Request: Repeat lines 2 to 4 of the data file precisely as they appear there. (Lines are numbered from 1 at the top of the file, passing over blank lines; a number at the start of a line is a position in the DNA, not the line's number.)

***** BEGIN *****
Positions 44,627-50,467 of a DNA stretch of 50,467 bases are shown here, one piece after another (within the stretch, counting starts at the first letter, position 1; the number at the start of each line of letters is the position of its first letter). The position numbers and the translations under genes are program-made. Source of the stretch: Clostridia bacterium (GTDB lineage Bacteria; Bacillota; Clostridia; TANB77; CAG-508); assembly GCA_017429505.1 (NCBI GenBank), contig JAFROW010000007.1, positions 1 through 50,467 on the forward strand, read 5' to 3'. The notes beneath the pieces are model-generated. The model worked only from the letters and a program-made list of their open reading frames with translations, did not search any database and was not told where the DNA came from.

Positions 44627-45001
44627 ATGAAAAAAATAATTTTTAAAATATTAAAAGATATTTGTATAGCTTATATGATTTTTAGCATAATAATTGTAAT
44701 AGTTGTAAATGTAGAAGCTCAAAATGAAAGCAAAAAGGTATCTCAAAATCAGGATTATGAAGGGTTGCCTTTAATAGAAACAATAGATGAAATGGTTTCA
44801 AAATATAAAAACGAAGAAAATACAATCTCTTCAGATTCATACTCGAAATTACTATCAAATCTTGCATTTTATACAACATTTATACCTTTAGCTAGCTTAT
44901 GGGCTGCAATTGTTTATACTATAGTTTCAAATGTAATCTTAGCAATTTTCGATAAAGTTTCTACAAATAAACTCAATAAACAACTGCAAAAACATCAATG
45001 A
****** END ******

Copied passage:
Positions 44627-45001
44627 ATGAAAAAAATAATTTTTAAAATATTAAAAGATATTTGTATAGCTTATATGATTTTTAGCATAATAATTGTAAT
44701 AGTTGTAAATGTAGAAGCTCAAAATGAAAGCAAAAAGGTATCTCAAAATCAGGATTATGAAGGGTTGCCTTTAATAGAAACAATAGATGAAATGGTTTCA